The problems we human beings face, such as global warming, appear overwhelming, but there is a way out. However, in order to find that way we need a reformed UN as a compass.
I recently read An Inconvenient Truth, the book by former US vice president Al Gore on which he based his award-winning documentary. In his book Gore convincingly presents the case that global warming exists, that it is serious and that it is caused by human beings burning fossil fuels and destroying the planet's forests, jungles and other vegetation.
Unfortunately, an inconvenient truth ignored by Gore and many others in the debate is that the solutions usually being proposed -- simply reducing the use of fossil fuels and increasing reforestation (what I call the Kyoto approach), will not be adequate. Carbon dioxide levels are already so high and the built-in momentum so strong that it is hard to imagine any mechanism, short of all-out nuclear war, that would even slow the trends (and I hope we all agree that all-out nuclear war would make our situation even more difficult).
In order to manage global warming we will have to combine the Kyoto approach with some global engineering. For example, we could make use of the global dimming effect to cool the planet's surface by injecting large quantities of very fine particles into the upper atmosphere. We know this would work because we have seen the effects of large volcanoes doing the same thing. One estimate puts the monetary cost of this approach at less than US$1 billion per year.
Other approaches, such as putting sun shades in orbit around the Earth or balanced in the Lagrangian point between this planet and the Sun, would cost more at present but will probably become much cheaper as our technology develops.
The question is: Who decides? No course of action, even doing nothing, is without costs and risks to the entire human race. Some group of people will have to sit down, look at the options, develop a plan of action and then implement it -- and we all will have to live (or die) with the result. The UN is the obvious candidate, but it is generally regarded as undemocratic and lacks credibility.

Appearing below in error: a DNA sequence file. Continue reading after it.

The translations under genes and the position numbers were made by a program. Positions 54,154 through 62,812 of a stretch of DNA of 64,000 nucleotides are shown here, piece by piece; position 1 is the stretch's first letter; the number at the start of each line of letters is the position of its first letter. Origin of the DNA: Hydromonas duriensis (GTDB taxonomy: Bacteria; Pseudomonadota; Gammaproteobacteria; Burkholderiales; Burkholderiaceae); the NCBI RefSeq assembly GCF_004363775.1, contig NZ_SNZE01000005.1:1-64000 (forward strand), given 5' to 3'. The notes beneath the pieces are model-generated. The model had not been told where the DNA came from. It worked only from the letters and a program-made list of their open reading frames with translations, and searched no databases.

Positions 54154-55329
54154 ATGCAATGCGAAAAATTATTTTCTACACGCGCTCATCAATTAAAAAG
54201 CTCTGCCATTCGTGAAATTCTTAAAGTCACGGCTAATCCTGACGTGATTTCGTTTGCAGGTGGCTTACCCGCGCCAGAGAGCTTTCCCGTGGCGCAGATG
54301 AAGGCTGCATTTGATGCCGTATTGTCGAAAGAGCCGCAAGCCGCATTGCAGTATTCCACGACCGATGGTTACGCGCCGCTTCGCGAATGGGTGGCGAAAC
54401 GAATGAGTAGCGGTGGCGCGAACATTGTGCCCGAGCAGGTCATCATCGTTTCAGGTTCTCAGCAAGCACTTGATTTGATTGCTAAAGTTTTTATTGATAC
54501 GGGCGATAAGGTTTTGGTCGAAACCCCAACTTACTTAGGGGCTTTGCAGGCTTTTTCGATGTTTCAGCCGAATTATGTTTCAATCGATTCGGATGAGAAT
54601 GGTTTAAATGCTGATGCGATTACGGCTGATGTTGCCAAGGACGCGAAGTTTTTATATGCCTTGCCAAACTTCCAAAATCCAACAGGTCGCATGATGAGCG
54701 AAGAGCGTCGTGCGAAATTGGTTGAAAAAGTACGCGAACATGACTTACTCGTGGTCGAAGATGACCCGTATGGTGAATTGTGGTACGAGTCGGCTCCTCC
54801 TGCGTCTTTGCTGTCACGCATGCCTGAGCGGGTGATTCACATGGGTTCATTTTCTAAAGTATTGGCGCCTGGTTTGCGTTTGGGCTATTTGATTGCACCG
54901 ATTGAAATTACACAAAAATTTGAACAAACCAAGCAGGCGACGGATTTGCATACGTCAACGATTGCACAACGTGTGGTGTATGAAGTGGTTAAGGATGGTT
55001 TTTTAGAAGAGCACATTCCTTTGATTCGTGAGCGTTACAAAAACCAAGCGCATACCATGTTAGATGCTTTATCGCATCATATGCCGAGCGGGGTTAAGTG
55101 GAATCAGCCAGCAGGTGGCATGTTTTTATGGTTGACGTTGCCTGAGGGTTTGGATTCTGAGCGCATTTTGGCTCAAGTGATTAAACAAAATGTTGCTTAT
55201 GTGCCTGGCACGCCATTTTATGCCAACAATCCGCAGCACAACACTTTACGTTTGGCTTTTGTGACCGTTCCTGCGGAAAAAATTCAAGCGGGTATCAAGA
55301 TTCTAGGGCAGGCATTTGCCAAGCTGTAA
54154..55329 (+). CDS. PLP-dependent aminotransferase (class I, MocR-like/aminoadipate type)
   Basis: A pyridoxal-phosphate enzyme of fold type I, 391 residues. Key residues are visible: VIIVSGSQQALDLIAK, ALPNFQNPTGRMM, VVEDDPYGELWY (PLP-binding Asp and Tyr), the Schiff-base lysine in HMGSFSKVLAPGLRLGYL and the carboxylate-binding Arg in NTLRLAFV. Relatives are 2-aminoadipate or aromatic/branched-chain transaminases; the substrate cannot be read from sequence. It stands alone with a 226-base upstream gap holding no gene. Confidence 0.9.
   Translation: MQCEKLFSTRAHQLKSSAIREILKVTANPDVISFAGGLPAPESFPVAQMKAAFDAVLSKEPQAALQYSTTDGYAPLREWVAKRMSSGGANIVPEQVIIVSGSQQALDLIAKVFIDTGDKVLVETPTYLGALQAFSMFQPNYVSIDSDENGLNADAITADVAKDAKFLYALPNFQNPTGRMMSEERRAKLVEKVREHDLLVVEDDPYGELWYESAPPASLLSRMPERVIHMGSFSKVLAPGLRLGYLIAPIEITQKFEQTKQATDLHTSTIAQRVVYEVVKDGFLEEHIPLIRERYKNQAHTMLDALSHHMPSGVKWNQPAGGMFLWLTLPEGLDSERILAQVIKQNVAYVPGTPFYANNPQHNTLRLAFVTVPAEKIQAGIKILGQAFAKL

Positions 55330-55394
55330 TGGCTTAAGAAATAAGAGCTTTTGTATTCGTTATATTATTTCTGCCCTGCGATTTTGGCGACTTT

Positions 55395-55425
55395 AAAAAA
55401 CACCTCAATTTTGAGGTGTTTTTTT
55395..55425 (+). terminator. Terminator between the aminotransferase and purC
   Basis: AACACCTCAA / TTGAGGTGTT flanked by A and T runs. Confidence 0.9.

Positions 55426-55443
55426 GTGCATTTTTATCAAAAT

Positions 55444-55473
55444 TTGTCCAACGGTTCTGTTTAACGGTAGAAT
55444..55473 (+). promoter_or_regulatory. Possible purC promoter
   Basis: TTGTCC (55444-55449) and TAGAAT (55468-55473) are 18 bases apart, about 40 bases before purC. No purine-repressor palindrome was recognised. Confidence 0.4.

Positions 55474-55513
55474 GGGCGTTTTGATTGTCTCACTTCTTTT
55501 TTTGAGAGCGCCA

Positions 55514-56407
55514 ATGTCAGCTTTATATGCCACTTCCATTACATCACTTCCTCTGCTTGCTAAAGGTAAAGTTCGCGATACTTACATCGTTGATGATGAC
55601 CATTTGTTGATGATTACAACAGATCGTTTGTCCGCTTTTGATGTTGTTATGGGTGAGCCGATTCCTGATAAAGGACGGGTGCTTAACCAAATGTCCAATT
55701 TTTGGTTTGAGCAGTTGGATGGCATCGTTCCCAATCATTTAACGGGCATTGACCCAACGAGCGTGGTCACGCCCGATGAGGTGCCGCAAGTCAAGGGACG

In 1987 and 1989 I walked 4,000km across Canada (from Clearwater to Toronto) to publicize a petition for reform of the UN. While an interesting experience for me, that walk and its petition did not achieve the results I had hoped for.
A short while ago I received a letter from Fergus Watt, executive director of the World Federalists of Canada, that told about a new petition for UN reform launched by a coalition of non-governmental organizations. The petition calls for formation of a UN Parliamentary Assembly (UNPA). At first this would be an advisory body to the UN's general assembly and would be made up of members of national parliaments or houses of representatives (the general assembly is made up of delegates appointed by their respective national executive branches, while the UNPA would come from each nation's legislative branches). Later the parliamentary assembly would be directly elected by the people of the world. This is how the European parliament started and it is now a democratic and effective institution.
More than 400 parliamentarians from 70 countries have signed the UNPA appeal.
I encourage everyone to support this initiative. The UN must become more democratic and no organization has ever become more democratic unless the people have demanded it. We don't have time to waste. Put your name on the petition by going to www.unpacampaign.org.